However, a Tesco spokeswoman said yesterday that rather than turning its back on the property market, the supermarket was reviewing its options “with a view to launching a new and exciting online estate agency service”. Asda became the first supermarket to take on estate agents when it launched an instore homeselling scheme in the North East last year. Under the scheme, Homes@Supermarkets, a separate Northumberland-based company, featured touchscreen terminals in 20 Asda stores. Asda set the commission at 1% and offered to provide customers with home information packs free-of-charge. It is understood that Asda is reviewing whether to roll the pilot scheme out to other areas of England and Wales. (source: Timesonline)

Top tips for new budding entrepreneurs by James Caan. Caan has been creating, building and selling businesses for over 20 years. In 1985, he set up the Alexander Mann Group, one of the UK’s leading HR outsourcing companies, and achieved a turnover of £130 million before selling it to a private equity firm in 2002. He also co-founded an executive headhunting firm with partner Doug Bougie, which they successfulle expanded globally through its Humana International brand, growing to over 147 offices across 30 countries before it was bought by a New York-listed company.

1. Observe the masses and do the opposite
It is much easier to be part of the crowd than not, but an entrepreneur may need to swim against the tide.

2. Ambition is nothing without passion
Anyone can be enthusiastic. Passion is having the character to continue with an idea once that initial emotion has gone. You have got to have that conviction and unquestioning belief in what you are doing in order to be successful.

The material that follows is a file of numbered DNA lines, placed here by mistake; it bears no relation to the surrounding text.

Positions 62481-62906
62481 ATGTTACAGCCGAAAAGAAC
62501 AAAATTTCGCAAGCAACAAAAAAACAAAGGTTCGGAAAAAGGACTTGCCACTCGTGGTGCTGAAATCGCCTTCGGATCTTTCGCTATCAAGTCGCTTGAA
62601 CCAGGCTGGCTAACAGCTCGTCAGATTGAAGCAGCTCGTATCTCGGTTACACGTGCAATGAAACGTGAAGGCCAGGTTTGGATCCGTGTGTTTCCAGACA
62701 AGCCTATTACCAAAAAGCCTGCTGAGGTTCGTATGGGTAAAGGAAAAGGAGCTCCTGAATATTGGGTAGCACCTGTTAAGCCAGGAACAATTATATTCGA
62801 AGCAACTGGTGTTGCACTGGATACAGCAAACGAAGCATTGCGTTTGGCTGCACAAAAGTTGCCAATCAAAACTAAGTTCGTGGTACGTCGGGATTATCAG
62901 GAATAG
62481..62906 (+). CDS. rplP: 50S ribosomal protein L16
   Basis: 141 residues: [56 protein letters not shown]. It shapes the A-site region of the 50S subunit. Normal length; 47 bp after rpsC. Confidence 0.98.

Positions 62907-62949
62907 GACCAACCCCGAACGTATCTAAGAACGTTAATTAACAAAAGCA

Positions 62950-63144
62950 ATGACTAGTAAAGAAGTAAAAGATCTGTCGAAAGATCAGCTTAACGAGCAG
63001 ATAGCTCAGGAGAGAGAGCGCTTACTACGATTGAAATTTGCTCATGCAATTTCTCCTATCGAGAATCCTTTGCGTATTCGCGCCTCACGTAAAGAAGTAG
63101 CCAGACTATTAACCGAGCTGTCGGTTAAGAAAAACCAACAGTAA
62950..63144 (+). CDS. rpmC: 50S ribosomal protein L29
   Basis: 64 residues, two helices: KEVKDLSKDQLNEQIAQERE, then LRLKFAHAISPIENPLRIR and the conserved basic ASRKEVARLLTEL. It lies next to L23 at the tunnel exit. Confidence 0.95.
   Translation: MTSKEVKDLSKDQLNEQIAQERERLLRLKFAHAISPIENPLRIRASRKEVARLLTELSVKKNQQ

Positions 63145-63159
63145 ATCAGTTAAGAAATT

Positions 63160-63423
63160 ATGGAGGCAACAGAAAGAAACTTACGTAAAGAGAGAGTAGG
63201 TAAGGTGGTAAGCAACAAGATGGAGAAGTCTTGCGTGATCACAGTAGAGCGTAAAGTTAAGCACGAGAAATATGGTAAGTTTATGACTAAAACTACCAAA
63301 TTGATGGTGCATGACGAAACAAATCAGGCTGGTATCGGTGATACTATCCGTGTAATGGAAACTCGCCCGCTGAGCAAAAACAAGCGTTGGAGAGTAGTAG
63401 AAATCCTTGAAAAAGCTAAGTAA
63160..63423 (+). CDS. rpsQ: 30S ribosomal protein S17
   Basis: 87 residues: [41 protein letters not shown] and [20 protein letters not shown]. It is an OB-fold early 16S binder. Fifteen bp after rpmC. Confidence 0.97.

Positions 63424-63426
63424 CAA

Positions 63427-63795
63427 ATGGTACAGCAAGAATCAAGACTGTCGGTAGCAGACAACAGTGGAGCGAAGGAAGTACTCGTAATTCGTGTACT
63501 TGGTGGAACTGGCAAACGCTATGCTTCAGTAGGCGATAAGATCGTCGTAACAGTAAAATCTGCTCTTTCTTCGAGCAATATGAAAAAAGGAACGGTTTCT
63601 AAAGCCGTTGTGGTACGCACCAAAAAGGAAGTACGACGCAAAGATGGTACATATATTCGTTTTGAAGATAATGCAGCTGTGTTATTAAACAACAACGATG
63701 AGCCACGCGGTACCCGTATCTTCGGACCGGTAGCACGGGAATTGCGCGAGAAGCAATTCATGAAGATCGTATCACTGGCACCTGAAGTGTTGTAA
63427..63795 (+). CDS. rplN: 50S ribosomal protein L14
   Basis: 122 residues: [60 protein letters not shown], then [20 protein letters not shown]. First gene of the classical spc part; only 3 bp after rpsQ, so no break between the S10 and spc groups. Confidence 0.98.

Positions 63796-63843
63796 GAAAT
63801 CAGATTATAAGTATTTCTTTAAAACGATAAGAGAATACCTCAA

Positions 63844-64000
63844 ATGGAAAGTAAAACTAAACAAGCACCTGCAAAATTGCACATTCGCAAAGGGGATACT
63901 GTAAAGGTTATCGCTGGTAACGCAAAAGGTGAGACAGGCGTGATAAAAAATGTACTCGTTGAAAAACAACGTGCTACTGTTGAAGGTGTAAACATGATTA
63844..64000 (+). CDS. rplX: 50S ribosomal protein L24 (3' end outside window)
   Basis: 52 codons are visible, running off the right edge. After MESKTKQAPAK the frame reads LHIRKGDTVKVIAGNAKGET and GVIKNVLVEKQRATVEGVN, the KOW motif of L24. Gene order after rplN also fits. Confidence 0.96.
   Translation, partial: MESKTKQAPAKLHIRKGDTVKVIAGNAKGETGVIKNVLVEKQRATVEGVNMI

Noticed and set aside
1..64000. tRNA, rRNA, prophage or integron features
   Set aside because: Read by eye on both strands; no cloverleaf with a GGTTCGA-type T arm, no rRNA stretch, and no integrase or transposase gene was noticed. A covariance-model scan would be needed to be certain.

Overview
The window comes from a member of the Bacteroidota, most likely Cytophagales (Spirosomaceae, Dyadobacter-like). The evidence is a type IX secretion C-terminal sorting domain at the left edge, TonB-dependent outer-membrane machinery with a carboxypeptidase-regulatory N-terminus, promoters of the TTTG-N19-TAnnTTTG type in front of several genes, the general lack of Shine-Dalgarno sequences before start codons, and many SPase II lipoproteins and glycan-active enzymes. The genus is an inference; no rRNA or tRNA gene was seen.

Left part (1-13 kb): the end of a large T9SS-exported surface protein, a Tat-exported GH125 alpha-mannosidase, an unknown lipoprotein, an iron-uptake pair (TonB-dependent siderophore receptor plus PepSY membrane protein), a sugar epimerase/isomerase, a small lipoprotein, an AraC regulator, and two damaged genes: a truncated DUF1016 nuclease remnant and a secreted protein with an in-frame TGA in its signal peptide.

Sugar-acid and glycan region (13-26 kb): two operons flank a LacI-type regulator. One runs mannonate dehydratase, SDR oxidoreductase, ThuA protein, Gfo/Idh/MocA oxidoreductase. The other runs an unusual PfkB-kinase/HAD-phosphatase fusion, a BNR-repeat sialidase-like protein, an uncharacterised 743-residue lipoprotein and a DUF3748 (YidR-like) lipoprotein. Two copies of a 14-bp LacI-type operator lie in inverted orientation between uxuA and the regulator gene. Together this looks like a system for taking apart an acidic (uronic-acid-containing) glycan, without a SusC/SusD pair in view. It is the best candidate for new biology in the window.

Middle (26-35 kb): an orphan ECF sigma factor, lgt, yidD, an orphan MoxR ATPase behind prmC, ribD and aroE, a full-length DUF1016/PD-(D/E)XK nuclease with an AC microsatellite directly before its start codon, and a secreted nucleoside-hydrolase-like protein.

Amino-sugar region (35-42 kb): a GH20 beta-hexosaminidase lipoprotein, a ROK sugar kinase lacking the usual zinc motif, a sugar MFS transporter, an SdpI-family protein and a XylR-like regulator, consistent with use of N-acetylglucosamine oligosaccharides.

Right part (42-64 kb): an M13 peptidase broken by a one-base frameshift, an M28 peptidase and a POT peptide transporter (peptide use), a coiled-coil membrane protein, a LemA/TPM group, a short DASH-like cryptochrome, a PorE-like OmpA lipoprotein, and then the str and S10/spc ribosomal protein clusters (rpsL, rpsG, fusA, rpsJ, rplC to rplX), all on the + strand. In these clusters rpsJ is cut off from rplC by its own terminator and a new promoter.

3. Presentation and preparation matter
If you do not make the best of yourself and present your idea in a clear manner, how can anyone believe that you will do the best for your business?

4. Prove your product
Have you got a good product with verified market acceptability? Market acceptability means that it has been demonstrated to a number of people who have come back and said yes, this is something I would like to buy. I certainly wouldn't invest in something that is no more than a plan on a piece of paper. Showing that you are able to execute your plans effectively is paramount.

5. Do your sums
Make sure that the figures stack up. Nobody is going to be interested in doing business with you if they can't see a return.

6. You can and must learn from failure
Entrepreneurs need to be prepared for things not working out as planned. They have to be prepared to make sacrifices for the business and be prepared for taking risks. Persistence is essential - who dares wins!

7. If you win, somebody else doesn't have to lose
Adopt a win-win formula. A lot of businesspeople walk around with an attitude of "I must win", which in practice often means "winning" at the expense of someone else. To really succeed in the long term, you need to make sure that the people around you win too.

8. Your people are your business
How are your leadership skills? Successful entrepreneurs are rarely one-man bands and exceptional communication skills are vital.

9. Complacency is your enemy
No matter how successful you are, you should never rest on your laurels. Every year you should be wondering how to replicate or build on the success of the year before. It's an ongoing thing - you're never home and dry.

10. Don't work too hard
There are times in business when you have to put everything on one side and really go for it, but there's no point working seven days a week if you don't take time to enjoy life.